Having just returned from a fantastic Annual Convention and Exhibition in Houston, to celebrate the 100th anniversary of AAPG, I’m feeling very encouraged about the future of our Association.
One of the highlights for me was the opportunity to present on the state of the Energy Minerals Division to the AAPG House of Delegates.
Our EMD membership currently stands at 3,262 paid members, and an additional 662 unpaid members. If you’ll recall, membership in EMD is free with AAPG membership: all you have to do is check the box opting in. So those “unpaid” members are either not checking the box when they renew their AAPG membership, or they are not renewing their membership at all. Now, it’s certainly not unusual for folks not to renew until the last minute, or even late, but these numbers do reflect a trend in the larger membership body.
Gathering the Lost
So, why is this?
Obviously, the downturn has significantly impacted the Association, but it’s quite difficult to collect data from people with whom you aren’t in contact. Rather than just speculating (I’ll do that too, in a minute), let’s look at a bit of the data.
One category of non-renewers is “lost Members.” These are folks who were sent a renewal form and it came right on back. Their addresses changed and have not been updated in the AAPG system. I like to think they aren’t hiding from us, so what probably happened was that they were using their work address for AAPG membership and changed jobs as a result of the current economy. Or, they simply moved or retired.
But you can help. Do you have any friends who might need to update their address? Buddies who just retired? Keep them involved!
Another obvious cause is that people who lost their jobs might not be able to pay the more than $100 to renew. But good news for them as well: AAPG has a graduated dues system. (Visit www.aapg.org/about/membership/graduated-dues.)
They may qualify for income-based reduced dues, as low as $26.25. I can’t think of a better investment of twenty bucks than membership in one’s professional society when one is job-hunting.
Evolving Into the Future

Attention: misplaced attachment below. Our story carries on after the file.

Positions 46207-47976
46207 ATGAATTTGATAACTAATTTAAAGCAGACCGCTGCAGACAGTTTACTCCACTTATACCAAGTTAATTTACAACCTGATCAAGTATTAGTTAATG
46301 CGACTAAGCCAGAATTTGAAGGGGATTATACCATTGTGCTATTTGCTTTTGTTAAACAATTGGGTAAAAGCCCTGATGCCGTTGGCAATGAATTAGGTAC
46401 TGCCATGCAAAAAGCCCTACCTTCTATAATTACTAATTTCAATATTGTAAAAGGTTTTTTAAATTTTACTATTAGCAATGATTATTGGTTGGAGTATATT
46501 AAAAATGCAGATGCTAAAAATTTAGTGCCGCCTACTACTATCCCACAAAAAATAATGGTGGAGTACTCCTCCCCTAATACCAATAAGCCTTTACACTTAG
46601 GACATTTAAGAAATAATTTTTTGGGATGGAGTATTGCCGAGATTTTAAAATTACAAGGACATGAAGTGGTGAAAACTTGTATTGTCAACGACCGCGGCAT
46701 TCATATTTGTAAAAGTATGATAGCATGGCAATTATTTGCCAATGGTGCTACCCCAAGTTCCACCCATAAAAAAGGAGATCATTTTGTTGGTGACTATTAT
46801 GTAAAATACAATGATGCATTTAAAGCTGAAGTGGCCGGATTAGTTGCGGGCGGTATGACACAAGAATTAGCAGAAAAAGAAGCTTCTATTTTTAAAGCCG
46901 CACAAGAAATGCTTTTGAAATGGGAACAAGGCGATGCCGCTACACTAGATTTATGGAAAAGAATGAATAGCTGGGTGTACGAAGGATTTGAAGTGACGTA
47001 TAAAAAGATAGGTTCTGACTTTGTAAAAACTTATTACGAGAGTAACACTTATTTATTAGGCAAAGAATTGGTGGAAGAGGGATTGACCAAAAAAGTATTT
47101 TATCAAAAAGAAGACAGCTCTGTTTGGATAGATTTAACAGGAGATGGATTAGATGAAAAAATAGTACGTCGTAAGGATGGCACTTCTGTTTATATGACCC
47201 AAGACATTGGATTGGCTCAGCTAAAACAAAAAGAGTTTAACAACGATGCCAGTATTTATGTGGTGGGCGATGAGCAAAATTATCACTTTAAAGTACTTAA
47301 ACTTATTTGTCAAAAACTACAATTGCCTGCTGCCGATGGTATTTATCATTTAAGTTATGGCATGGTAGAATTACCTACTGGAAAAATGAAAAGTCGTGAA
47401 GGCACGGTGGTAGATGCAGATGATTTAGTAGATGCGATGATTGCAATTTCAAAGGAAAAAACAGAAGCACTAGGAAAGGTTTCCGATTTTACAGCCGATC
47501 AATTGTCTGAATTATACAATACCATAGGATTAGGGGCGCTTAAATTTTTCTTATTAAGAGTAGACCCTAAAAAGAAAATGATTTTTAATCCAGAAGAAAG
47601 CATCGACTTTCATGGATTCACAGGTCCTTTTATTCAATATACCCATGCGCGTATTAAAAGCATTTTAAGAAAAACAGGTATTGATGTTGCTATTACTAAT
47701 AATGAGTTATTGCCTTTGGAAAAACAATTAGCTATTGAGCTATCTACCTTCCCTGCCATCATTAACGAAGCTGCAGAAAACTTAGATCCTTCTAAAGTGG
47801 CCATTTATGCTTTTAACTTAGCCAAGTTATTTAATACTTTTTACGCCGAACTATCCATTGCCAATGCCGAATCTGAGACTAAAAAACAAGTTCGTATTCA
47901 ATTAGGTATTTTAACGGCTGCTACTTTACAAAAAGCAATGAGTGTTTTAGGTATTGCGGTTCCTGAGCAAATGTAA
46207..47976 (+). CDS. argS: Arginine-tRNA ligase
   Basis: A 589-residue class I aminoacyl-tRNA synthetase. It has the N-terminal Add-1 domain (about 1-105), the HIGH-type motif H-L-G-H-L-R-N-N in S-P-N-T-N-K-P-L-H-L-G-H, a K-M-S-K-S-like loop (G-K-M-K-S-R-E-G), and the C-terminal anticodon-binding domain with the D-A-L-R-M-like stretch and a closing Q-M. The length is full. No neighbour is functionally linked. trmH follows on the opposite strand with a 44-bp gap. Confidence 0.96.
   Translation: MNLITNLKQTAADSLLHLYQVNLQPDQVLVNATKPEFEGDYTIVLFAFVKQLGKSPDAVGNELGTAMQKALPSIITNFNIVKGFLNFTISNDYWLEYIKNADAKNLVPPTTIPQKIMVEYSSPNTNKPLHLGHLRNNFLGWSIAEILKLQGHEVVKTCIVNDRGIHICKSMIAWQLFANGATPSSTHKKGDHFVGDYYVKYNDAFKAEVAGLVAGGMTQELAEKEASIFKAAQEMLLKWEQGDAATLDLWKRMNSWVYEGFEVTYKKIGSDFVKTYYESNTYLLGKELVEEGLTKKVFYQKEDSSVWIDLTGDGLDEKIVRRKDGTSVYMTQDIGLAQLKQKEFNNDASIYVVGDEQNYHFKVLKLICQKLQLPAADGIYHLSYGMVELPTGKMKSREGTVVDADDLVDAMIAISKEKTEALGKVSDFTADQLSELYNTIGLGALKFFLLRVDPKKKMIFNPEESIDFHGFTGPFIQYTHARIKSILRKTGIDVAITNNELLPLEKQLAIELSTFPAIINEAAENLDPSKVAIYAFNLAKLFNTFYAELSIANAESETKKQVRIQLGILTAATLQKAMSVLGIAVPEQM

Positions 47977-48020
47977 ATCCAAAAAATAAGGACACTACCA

Now, for some speculation.
Maybe people aren’t joining AAPG, or EMD specifically, because they don’t perceive any value.
As an invested participant, that’s a hard idea for me to digest, but I think it’s important to talk about. So, to address that, the officers and councilors of EMD are working hard on better ways of communicating with our members.
Obviously, we’re going to keep doing many of the awesome programs we’re doing (short courses, talks, posters, all the convention participation, commodity reports), but we’re working on finding better ways to communicate the value of those programs.
We’re also focusing on building a more interactive community, and providing direct business value both to AAPG and to EMD members.
I’m very excited for what is to come. If I may use a sappy analogy (that’s a preemptive pun), sometimes pruning makes the whole tree healthier, even though it hurts. We’ve all been taking a close look at what we do and why we do it.
This column is for talking about EMD, but rest assured that much more intense, focused and informed work is also going on at all levels of AAPG’s organization.
That’s why I’m encouraged about the next 100 years. Our emphasis on growing and evolving (even though, sometimes our changes may seem like they’re only visible on a geologic time scale), on engaging members and providing value to them, and on adopting and adapting technology, will serve AAPG and EMD well in the future.
Most importantly, the relationships built through our Association are enduring. I’m proud to say I’m an AAPG Member, and many of my closest friends and colleagues are AAPG Members across the world.
I’m honored to have had the opportunity to serve, and I look forward to a lifetime of AAPG membership and volunteering.